Tesla says it has reached a manufacturing milestone, producing more than 5,000 Model 3 sedans in a week. Now the electric-car maker must prove it’s not a one-time achievement.
The company is counting on the Model 3, its first mass-market vehicle, to increase revenue and offset the billions of dollars it has been spending to set up a huge battery plant in Nevada and begin making the Model 3 at its car plant in Fremont, Calif., as well as to develop new vehicles.
[Read more: To reach its production goal, Tesla started building cars under a tent, and it says Elon Musk slept at the factory.]
In a regulatory filing on Monday, the company said it was also feeling pressure from a weaker dollar, and could see further strains stemming from the Trump administration’s trade policy. Higher tariffs could increase the prices of cars exported to China and components that Tesla imports from that country.
For now, however, the automaker is celebrating. Tesla said it produced more than 5,000 Model 3 sedans in the last seven days of June, a goal that its chief executive, Elon Musk, has said is crucial to its bid to turn a profit in this year’s final two quarters.
“We either found a way or, by will and inventiveness, created entirely new solutions that were thought impossible,” Mr. Musk told employees Sunday in an email, adding, “I think we just became a real car company.”
Investors initially reacted favorably to the production report, sending Tesla shares up in morning trading, but the stock finished the day more than 2 percent lower at $335.07.
The automaker also reported the departure of Doug Field, a senior executive it had hired away from Apple in 2013 to oversee vehicle development and later named senior vice president for engineering. Tesla said in May that Mr. Field was taking time off but had not left the company.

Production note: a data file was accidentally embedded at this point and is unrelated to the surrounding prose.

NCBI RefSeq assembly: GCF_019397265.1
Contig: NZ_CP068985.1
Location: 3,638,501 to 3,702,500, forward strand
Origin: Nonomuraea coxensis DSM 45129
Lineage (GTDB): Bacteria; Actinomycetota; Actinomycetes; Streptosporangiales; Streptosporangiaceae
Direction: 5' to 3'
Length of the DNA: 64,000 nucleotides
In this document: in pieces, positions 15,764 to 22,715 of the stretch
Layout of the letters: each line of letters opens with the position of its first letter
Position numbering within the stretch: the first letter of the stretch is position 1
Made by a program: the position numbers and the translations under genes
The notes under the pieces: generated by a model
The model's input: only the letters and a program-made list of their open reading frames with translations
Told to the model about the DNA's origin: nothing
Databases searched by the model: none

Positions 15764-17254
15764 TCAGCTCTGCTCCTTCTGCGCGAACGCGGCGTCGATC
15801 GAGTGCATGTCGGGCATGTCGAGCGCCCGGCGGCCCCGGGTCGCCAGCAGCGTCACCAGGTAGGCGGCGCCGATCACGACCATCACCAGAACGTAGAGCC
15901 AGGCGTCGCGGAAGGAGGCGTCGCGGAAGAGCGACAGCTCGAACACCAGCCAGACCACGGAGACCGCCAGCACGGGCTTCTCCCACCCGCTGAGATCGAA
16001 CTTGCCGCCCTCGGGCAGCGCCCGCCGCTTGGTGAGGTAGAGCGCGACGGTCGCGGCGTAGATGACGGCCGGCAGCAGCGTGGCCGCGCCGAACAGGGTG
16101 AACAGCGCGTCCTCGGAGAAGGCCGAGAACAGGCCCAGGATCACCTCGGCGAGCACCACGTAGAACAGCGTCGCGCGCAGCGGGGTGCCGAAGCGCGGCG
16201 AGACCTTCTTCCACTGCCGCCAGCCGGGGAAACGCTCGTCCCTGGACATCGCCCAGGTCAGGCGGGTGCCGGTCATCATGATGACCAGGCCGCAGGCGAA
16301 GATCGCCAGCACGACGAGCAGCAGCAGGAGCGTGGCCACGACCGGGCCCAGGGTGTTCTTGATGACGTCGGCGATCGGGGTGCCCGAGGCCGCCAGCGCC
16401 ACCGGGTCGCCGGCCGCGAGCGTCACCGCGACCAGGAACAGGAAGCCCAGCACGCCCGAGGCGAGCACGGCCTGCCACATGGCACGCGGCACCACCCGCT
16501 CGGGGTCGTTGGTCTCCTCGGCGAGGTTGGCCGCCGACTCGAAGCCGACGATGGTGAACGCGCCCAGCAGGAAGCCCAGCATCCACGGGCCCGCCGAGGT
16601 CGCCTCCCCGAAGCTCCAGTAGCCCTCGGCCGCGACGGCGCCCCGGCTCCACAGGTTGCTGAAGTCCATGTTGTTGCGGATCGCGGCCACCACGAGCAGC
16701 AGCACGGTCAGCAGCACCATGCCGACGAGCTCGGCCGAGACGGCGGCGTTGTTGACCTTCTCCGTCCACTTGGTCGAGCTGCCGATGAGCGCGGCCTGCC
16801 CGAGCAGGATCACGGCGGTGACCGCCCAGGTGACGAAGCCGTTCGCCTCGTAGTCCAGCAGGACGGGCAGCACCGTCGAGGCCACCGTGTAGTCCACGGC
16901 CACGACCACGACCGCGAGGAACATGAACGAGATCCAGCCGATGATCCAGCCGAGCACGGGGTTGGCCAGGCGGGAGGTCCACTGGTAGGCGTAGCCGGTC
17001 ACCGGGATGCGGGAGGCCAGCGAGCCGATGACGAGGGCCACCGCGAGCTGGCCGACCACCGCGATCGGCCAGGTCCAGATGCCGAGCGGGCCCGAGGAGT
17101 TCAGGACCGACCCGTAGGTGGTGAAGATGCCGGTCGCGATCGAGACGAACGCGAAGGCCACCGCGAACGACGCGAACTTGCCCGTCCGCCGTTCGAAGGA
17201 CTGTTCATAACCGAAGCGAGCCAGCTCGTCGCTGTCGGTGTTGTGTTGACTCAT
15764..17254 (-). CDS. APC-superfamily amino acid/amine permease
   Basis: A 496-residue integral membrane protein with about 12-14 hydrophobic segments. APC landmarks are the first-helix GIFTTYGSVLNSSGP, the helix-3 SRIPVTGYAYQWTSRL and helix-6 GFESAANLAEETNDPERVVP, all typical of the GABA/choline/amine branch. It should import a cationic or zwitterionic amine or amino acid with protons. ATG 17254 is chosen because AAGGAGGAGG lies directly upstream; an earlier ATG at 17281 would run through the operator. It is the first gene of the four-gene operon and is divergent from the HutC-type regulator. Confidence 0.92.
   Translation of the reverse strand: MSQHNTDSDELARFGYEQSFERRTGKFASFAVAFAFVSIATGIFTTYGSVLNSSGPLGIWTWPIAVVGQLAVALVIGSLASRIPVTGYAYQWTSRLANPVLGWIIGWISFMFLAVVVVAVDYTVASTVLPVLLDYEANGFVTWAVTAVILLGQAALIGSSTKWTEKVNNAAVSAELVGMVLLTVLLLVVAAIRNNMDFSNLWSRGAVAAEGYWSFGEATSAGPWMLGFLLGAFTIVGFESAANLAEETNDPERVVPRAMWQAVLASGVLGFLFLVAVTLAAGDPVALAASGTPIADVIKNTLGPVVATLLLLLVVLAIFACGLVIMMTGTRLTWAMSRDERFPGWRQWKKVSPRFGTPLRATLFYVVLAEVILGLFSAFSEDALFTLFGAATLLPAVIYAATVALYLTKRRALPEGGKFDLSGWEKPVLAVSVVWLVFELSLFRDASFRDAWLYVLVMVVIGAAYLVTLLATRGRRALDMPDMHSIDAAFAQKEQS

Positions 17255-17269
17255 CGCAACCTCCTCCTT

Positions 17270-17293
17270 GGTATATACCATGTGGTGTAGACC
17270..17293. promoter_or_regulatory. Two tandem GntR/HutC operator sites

Tesla has been struggling with bottlenecks and other glitches in its Model 3 assembly process. Mr. Musk had once foreseen making 20,000 Model 3s a month by last December, but in the entire fourth quarter Tesla produced fewer than 2,500. Since then it has refrained from making annual projections for the vehicle.
The company has streamlined its production line by replacing complicated robotic machinery with human workers. In June, Tesla erected a giant tent just outside the walls of the Fremont plant, where it cobbled together a new production line to hasten final assembly of the cars.
The assembly problems had mostly plagued two Model 3 final assembly lines Tesla has set up inside the plant, although there were also production slowdowns in the paint shop.
With the three assembly lines running, Tesla built 5,031 Model 3s in the final seven days of June; about 20 percent came from the line set up in the tent outside the plant. It also made nearly 2,000 other vehicles — the Model S luxury sedan and the Model X sport-utility vehicle.
Tesla’s challenge is to prove that it can produce more than 5,000 Model 3s week after week. A company spokesman said Tesla had to operate the assembly line 24 hours a day to reach the seven-day total.
Automakers typically cannot run plants around the clock for long periods because they need to stop production to maintain the machinery. Workers also become fatigued if required to work six or seven days a week. Nonetheless, Tesla said it expected to produce 6,000 Model 3s a week by late next month.
“I don’t know if the numbers really represent reality or sustainability,” said Karl Brauer, a senior analyst at Kelley Blue Book, an automotive research firm. “You have to keep a critical eye on them. There is a history with Tesla, and we’ve been told a lot of things about Model 3 targets in the last year that haven’t proven accurate.”
The company has never reported an annual profit in the 15 years since its founding. In the first quarter, Tesla recorded a loss of $785 million on revenue of $3.4 billion. And the company consumed $745 million in cash, up sharply from $112 million in the previous quarter.
Alarmed by both the cash burn and the lagging increase in assembling Model 3s, Moody’s Investors Service cut Tesla’s credit rating in March.
In the second quarter, Tesla produced 28,578 Model 3s, about three times as many as in the first quarter, the company said. Output for the Model S and Model X totaled 24,761 combined. The overall output of 53,339 was a 55 percent jump from the first quarter.
Tesla delivered just 18,440 Model 3s to customers in the quarter, and 11,166 were in transit, a result of having increased production so late in the quarter. Combined deliveries for the Model S and X came to 22,300 vehicles.
Tesla has delivered 28,386 Model 3s to date and has reservations for approximately 420,000.